We need AI in all parts of our life, but as far as music goes, we believe in creating art with integrity and [making] music from the ground up ... We have to keep our integrity as we move through the music industry.

Tiara LEWIS of R&B duo Tyra + Tiara
Years ago, AI seemed like a far-out concept that could hardly dominate any industry, let alone the music landscape, but times have quickly changed. According to new research from music distribution company Ditto Music (per Mixmag), 59.5% of artists already use AI to create music, while another 47% are willing to use the tech for future songwriting. According to a survey of 1,200 of its users, the company’s findings also revealed that over half would consider using AI in several other aspects of music making, including production, mixing, mastering, and creating album artwork. Despite the open-minded perspective of AI being a futuristic approach to music innovation, some people still view the rapidly growing AI frontier as an imminent danger to the music industry, and rightfully so, as dozens of articles about its harm pop up when you google it. But the reality is AI is here and has been since 1956 when university professor Lejaren Hiller created the “first substantial piece of music composed on a computer” —and by a computer — as noted in his New York Times obituary. His creation marked a foundational moment in AI development. And now, nearly 70 years later, producer Taylor says he’s witnessed the music industry finally “get a grasp” of AI, with other producers using it via production software. But while the functions of AI are finetuned, there are still plenty of questions about its legal aspects and ethics penetrating the music world. How will ownership standards be set? Will AI royalties exist? Are artists and labels able to copyright voices to protect against infringement? Can Black artists financially benefit when AI copies their pioneered genres and music styles? A fully established infrastructure for such queries has yet to exist. Although some artists have taken matters into their own hands to stay ahead of the AI curve.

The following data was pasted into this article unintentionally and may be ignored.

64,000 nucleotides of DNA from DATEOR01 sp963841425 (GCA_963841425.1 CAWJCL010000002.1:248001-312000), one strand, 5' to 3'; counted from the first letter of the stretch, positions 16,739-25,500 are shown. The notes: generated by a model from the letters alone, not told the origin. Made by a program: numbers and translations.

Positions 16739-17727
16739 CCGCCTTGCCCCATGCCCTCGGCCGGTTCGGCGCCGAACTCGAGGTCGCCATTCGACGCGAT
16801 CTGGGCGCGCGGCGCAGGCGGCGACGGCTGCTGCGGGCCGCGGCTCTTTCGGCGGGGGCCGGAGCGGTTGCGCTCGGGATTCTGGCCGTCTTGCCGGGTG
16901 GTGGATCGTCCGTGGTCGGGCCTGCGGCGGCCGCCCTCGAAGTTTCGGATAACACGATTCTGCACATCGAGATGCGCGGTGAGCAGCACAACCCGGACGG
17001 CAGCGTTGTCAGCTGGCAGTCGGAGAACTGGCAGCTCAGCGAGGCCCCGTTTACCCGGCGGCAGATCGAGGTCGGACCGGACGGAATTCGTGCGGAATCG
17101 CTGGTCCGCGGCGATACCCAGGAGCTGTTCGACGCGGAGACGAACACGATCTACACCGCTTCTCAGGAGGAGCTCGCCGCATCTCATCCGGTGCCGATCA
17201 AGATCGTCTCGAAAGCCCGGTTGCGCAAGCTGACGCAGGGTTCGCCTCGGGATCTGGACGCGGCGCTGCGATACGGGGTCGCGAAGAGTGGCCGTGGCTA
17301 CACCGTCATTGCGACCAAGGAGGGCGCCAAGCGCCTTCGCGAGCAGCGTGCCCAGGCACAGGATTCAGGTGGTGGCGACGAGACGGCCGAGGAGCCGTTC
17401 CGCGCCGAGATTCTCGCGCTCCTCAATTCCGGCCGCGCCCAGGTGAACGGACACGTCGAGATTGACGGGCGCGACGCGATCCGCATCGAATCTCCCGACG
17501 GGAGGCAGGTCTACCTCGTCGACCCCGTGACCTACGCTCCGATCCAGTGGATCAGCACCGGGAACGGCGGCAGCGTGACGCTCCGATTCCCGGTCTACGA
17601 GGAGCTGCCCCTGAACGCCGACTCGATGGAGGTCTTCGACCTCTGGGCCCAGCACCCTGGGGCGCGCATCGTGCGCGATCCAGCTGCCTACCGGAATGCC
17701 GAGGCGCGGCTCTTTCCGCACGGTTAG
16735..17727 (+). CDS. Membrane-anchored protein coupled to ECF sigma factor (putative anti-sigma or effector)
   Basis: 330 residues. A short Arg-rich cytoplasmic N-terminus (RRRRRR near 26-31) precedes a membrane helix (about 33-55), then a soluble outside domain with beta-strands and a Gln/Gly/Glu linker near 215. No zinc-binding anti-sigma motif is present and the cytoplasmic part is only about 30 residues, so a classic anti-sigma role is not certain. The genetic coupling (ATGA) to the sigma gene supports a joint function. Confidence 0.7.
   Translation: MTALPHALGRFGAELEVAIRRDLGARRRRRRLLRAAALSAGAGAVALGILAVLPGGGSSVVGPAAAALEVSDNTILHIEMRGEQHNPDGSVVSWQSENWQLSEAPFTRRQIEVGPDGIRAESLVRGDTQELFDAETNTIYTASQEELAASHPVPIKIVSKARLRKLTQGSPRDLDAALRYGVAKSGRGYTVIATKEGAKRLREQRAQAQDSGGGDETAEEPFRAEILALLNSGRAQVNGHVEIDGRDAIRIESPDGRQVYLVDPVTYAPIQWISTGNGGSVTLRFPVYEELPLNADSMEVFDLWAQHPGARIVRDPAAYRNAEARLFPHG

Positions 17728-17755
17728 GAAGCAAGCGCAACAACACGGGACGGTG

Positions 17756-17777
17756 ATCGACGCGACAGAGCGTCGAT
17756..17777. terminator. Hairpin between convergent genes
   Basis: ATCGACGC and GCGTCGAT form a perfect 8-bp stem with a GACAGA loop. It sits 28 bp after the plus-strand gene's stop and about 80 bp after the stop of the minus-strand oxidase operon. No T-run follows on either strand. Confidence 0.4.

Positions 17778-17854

While R&B sister duo and aerospace engineers Tyra and Tiara Lewis, of Tyra + Tiara, are apprehensive about AI’s takeover of music, they have still adopted solutions to balance the growth of tech with the way they craft music — similar to how hip-hop revolutionized the music world through the sampling technique, or how DJs upgraded their equipment to keep up with today’s digital age. By fusing math, science, and technology, the pair of independent artists have conceptualized a new way to write, produce, and engineer their own authentic projects from scratch. “We need AI in all parts of our life,” Tyra acknowledges, “but as far as music goes, we believe in creating art with integrity and [making] music from the ground up.” Tiara adds, “The younger generation needs to understand the world of AI, and I think we are slowly developing that, but we have to keep our integrity as we move through the music industry.” Even Johnson, despite her reservations, has found AI helpful in creating music videos, as seen in her “Monsters in the Closet” visual released last year. “I used pictures of me when I was a child, and each little girl in the picture sang the song,” she explains. “Very, very, very creative.”